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Last edited by Flux'D at Jun 28, 2011,
#19
Every 4-5 months or so. Once I've gone like 6 months or so, They still had plenty of tone, they just looked crappy, If people honestly change their strings every week or so, they must be rich, or doing something horribly horribly wrong.
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#20
ball breakage? are we really talking about an OFR? If so you may want to change the way you string a guitar...
#21
Quote by KG6_Steven
In all my years of playing, I've never broken a string - never. I do a lot of bends, too.

Breaking a high E every 4 to 6 months? Probably not too bad, when you consider everything. It might be your style of playing, since they seem to break in random places. Most people replace their strings every month. I replace mine every year or so. Serious. I use a string lubricant to keep them from rusting.


Does special string lube work better than WD40 or lemon oil?

I've been using WD40 for years makes the strings last two or three times at long about 4 or 5 months rather than 4 to 6 weeks. I was getting about 3 months out of lemon oil before changing to WD40.
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#22
Quote by Willowthewitch
Does special string lube work better than WD40 or lemon oil?

I've been using WD40 for years makes the strings last two or three times at long about 4 or 5 months rather than 4 to 6 weeks. I was getting about 3 months out of lemon oil before changing to WD40.


I highly doubt that WD-40 is good for your fret board, since WD-40(Water Displacement formula 40) displaces water.

There's this stuff called fast fret that is designed to clean your strings.
#23
Quote by ethan_hanus
I highly doubt that WD-40 is good for your fret board, since WD-40(Water Displacement formula 40) displaces water.

There's this stuff called fast fret that is designed to clean your strings.



That stuff is amazing. And one stick lasts more than a year if you use it every few days.
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#24
Even a simple wipe down of the strings and guitar after each session will extend the life of strings easily another month if say your playing regularly. It's sweat and moisture in the air that will kill strings the quickest so to get 4-6 months out of them it seems like thats pretty good.
#26
I live near a beach and I play a lot = my strings rust in a couple of days (with me wiping them with a cloth, but no products though). I use D'darios .010
#27
Quote by jetwash69
Wonder how many of these "change the strings every month" guys have Floyd Roses? Or a whole bunch of guitars.

That said, 4-6 months on a 9 isn't that bad. I break more strings while restringing than I do playing, though (while giving them a good stretch so tuning stays stable). But then I don't ever have to re-tune my Floyd Rose guitars between string changes (as long as I keep them at a stable temperature).

Careful about leaving them on more than 4 months, though. Corrosion build-up on the strings can destroy your frets quickly.


i have 13 guitars that i use on a regular basis. i play old strings all the time. i know i could afford to change them all monthly, but i sure as all hell don't want to. i for the most part have gotten used to old strings, and they dont' bother me at all. also i don't like that when you restring a guitar bending sucks because of the slipperyness of the new strings' polished finish.

i just played one of my les pauls that i didn't touch for six or so months, strings were bad at first, but that seems to wear off and they become more playable as the oxidation wears off.

i typically string two guitars per month on average, not like a religous thing. and when i put new strings on, i play those guitars a lot until the strings are less than ideal, then i string up another guitar.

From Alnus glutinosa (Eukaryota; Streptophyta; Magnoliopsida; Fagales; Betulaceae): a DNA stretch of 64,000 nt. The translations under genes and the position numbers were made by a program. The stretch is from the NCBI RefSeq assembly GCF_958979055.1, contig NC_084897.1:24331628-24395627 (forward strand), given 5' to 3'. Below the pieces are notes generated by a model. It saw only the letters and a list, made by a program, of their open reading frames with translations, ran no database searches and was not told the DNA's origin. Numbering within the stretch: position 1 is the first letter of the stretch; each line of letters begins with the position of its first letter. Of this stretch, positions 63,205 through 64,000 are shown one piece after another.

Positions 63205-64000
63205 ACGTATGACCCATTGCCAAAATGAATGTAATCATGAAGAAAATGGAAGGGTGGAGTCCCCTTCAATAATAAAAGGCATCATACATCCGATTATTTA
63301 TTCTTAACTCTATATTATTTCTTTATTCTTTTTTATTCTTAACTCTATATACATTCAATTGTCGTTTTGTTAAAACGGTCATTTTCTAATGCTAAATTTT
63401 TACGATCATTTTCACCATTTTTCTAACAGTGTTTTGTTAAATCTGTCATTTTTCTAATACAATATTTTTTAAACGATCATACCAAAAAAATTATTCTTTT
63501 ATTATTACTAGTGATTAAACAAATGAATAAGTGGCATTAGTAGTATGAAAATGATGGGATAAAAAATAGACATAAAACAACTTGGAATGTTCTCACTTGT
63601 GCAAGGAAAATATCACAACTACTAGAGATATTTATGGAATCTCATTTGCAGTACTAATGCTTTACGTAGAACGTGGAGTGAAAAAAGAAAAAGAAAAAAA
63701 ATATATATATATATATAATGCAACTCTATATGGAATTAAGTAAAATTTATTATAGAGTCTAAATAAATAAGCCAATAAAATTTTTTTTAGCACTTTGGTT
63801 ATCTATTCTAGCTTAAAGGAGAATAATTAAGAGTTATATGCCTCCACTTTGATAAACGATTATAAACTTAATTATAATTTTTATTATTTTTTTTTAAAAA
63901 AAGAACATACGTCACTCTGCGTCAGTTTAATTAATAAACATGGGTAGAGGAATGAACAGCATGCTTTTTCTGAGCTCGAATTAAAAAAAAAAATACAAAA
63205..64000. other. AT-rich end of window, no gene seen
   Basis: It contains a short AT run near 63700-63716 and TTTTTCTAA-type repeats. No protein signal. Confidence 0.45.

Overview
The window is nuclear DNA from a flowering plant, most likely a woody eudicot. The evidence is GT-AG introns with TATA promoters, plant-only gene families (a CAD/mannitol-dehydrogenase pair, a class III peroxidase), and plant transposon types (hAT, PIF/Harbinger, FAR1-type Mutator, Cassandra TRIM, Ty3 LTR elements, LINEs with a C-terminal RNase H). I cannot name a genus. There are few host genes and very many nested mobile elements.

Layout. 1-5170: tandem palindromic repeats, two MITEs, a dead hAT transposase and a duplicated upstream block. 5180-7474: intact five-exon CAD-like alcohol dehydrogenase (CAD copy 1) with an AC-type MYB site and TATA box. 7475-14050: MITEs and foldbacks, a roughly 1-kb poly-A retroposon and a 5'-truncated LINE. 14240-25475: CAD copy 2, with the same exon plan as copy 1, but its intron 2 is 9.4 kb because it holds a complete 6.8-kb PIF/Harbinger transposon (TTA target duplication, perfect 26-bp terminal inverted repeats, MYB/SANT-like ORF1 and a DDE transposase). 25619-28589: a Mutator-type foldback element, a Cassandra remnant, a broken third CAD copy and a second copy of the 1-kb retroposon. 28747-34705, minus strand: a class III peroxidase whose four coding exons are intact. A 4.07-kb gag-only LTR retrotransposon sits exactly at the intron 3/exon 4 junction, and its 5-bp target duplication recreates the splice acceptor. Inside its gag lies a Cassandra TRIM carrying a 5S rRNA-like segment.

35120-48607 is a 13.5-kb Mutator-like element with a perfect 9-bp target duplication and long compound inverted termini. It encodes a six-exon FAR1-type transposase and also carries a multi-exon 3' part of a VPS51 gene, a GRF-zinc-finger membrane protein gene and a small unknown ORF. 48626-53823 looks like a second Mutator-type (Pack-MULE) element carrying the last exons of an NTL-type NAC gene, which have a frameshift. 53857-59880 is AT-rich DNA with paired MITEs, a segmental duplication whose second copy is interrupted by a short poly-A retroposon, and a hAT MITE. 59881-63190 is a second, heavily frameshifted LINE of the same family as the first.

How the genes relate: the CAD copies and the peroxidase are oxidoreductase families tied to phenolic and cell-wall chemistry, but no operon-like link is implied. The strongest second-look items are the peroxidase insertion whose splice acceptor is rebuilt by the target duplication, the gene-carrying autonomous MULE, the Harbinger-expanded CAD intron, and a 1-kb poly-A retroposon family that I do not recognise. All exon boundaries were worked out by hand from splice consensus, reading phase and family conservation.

i sometimes i break strings, but thats just part of life.
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#28
i'd say 4 to 6 months is quite nice before you snap the high E. i use a lot of bends in my playing and the maximum i've got out of my high E with a .10 set of gibson bright wires is 3 months.
4 to 6 months is longer then most guitarist keep their strings on. i'd say you have to swap the set everytime you break a string with these 4 to 6 months, unless you break it like a week after you've put it on.
based on your information i say your strings keep up above average! no worries!
#29
I don't remember even giving a string a chance to break.... I've been religious in changing my strings every month, or two months at the most. Like others, I do use Fast Fret too, which I have no doubt increases the life of the strings.
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#30
Quote by cisco444
Dude! those strings must be dirty, smelly, and dead (no tone). Do yourself a favor and change your strings once a month. You'll enjoy playing way more with new shiny strings and a great sustaining tone.

Can't have old strings and expect them to last. No guitar pro plays with old strings.


What a loads of rubbish. "Dead (no tone)" - The tone changes. You might prefer the tone of the new strings, or you might prefer old, it's a preference. If you like new, cool.

"No guitar pro plays with old strings" - Ahhhhhhhh so you are basing your taste on what someone else likes!!!!

IMO - If they ain't broke............... I don't change them unless I'm giving my guitar a good clean. I like worn in strings.

Quote by solidrane
I go through a single high E every 4-6 months, is that normal?


It depends on how you attack the strings. As the strings are breaking in different areas it's prob down to many factors, Are you using the edge of the pick, striking hard, not cleaning them/moisture, etc?
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Last edited by CarbonToe at Jul 1, 2011,
#31


IMO - If they ain't broke............... I don't change them unless I'm giving my guitar a good clean. I like worn in strings.

QUOTE]

couldn't agree more. thats what i do. i think the last time a changed the strings on an electric without having a broken string on a 6 month set, unless i am gigging with that guitar.

the other reason may be if i am using a guitar that has really old strings on it, and know that that guitar is going to be used for that gig, i will put new strings off a week or two prior, to minimize potential of breakage on stage.

i honestly prefer the tone of a half dead string than a bright, slippery new string.